How to Monitor Router Traffic | Analyze Your Network With These Tools & Tips

One of the first things a system or network administrator needs to learn is how to monitor router traffic - whether you just want to better understand the traffic or increase the network speed. This task is relatively easy these days thanks to the preponderance of available tools and network monitoring software, but you still need to know how these tools work and what you’re looking for when they give you the results. 

This article will go over some of the finer points of network monitoring and answer some of those questions. 

How to Monitor Your Router Traffic Efficiently

Monitoring network traffic is much easier if you check out the top-rated network monitoring tools and software, but there is still quite a bit of analysis left for the administrator. Let’s take a look now. 

Definition, Tools, and Alternatives


The definition of network traffic is basically the amount of data that flows across your network at any given moment in time. It’s usually set and received in packets, which will take care of the load in the network. It’s the main aspect of measuring your traffic and controlling it. 


Tons of data move through a network, especially ones that are owned by businesses and other large organizations. This can consist of visitors to your website, emails, videos, pictures, data and files sent between departments, and more. Administrators need to find ways to optimize the flow of this information to keep your network running at peak performances. This starts with monitoring. 


Administrators are constantly looking for some great tools that they can use to measure, observe, and analyze their network traffic and data. Some of these tools are free while others charge more money for more advanced features. These tools will allow network administrators to get a detailed picture of what their network’s data and traffic patterns look like in real time, which they can use to hunt for problems and choke points in the network’s efficiency. 

These can be really difficult unless you know exactly what you’re looking for, so a lot of the paid tools come with very clear data that records over long periods of time so you can start seeing patterns more easily. They also report using graphs so professionals can clearly explain to people outside of the IT department. 


When it comes to internet traffic monitoring, administrators are constantly hunting the best way to handle as much as they can with a few tools as they can. After all, some of these tools add demand to the network and the system resources, so if one tool can do everything it’s far more convenient to both the network and its administrator. Still, sometimes a smaller and more specialized tool is better equipped to show specific data, so that may be a more favorable option. 

Network Traffic Monitoring: Active or Passive?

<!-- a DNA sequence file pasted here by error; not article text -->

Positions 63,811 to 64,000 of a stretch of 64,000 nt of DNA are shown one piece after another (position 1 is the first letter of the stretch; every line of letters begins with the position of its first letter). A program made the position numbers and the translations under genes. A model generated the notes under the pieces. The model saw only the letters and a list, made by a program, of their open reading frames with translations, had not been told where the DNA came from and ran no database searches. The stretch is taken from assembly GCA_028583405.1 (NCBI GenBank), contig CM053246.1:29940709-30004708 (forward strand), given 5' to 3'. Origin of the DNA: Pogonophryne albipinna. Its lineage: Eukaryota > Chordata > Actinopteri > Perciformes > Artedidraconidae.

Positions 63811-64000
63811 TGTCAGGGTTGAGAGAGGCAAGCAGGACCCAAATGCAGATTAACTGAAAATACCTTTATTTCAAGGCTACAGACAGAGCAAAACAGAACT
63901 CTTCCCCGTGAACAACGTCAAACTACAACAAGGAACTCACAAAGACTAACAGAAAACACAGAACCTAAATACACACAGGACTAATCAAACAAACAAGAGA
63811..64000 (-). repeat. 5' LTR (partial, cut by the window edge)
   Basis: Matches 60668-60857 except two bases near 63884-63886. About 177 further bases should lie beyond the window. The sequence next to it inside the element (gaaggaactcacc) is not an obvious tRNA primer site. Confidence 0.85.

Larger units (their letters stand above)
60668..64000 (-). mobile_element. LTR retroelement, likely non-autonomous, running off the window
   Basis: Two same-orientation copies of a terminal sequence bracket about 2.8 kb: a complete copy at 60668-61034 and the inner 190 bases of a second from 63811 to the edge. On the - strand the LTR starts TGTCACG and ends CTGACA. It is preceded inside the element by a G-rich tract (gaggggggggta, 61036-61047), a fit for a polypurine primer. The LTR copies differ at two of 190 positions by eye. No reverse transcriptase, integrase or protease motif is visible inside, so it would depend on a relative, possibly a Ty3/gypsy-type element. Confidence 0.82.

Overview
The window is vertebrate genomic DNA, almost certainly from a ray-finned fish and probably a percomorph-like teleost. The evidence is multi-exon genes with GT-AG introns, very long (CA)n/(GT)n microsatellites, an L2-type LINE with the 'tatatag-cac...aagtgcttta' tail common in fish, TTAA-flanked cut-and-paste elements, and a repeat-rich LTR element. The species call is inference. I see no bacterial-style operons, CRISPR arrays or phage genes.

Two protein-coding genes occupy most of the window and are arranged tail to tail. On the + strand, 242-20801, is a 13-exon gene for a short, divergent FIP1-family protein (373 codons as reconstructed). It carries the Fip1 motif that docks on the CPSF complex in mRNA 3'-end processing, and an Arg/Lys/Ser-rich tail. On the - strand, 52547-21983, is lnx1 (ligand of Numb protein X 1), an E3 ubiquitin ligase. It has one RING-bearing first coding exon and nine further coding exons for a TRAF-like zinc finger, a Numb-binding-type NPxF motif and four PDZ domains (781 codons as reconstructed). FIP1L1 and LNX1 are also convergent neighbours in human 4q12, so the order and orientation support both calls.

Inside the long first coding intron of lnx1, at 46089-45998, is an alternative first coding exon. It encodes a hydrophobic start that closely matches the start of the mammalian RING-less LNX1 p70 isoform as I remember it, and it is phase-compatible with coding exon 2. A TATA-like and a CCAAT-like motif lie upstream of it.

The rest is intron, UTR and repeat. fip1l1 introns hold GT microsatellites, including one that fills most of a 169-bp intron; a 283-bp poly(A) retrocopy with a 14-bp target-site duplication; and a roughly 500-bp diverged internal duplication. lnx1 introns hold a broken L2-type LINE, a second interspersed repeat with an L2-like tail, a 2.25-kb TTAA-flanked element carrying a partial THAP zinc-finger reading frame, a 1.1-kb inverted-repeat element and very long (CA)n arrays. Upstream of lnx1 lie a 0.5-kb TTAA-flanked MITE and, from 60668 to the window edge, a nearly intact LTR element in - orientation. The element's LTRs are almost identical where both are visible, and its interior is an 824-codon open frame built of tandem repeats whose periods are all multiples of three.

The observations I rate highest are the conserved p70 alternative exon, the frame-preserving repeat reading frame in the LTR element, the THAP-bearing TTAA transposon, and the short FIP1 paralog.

Active network traffic monitoring requires a great deal from the system administrator. If something goes wrong, they are instantly putting out the fire. Basically, if the network crashes, everything grinds to a halt. Emails don't get sent; they just stick in the outbox as a draft or pending send. Applications stop working or crawl slowly. Data won't load, and tech support is getting an earful from everywhere in the company demanding to know why stuff isn't working and how they can fix it and how soon it will all be back up and running. 

This type of monitoring means that the system administrator will start working instantly when things happen. They will hunt for the tool showing the network’s traffic and check everything that could have gone wrong at every point in the system until he eventually finds what they are looking for. Then, they can go to work on fixing the problem and put everything back in order.

With passive network monitoring, you use a tool to monitor your network 24 hours a day, 7 days a week. This tool allows the system administrator to keep their finger on the pulse of the traffic constantly. He will be able to tell the moment the volume of data going through the network climbs and be able to locate the error before everything grinds to a complete stop. As soon as it looks like a disruption is imminent, he can take some measures to avoid it. This could involve upgrading the weak points in the network, performing some load balancing adjustments to keep things flowing, or more. This is a great way to monitor your system. 

Display Network Traffic: Is there one tool for everything?

When you are looking to monitor all aspects of your network, you need something that can handle speed, uptime, routers, traffic, servers, and switches. If you find an all in one monitoring tool for your network performance monitoring, then you will find it much easier to monitor your entire network than using several different tools that each monitor one or two aspects. When something goes wrong, you will have real time data that overviews your entire network, making it much faster to pinpoint the problem spot. This will save you tons of time and effort, not to mention reduce stress.  

Display Network Traffic: Is there one tool for everything?

When you are looking to monitor all aspects of your network, you need something that can handle speed, uptime, routers, traffic, servers, and switches. If you find an all in one monitoring tool for your network performance monitoring, then you will find it much easier to monitor your entire network than using several different tools that each monitor one or two aspects. When something goes wrong, you will have real time data that overviews your entire network, making it much faster to pinpoint the problem spot. This will save you tons of time and effort, not to mention reduce stress.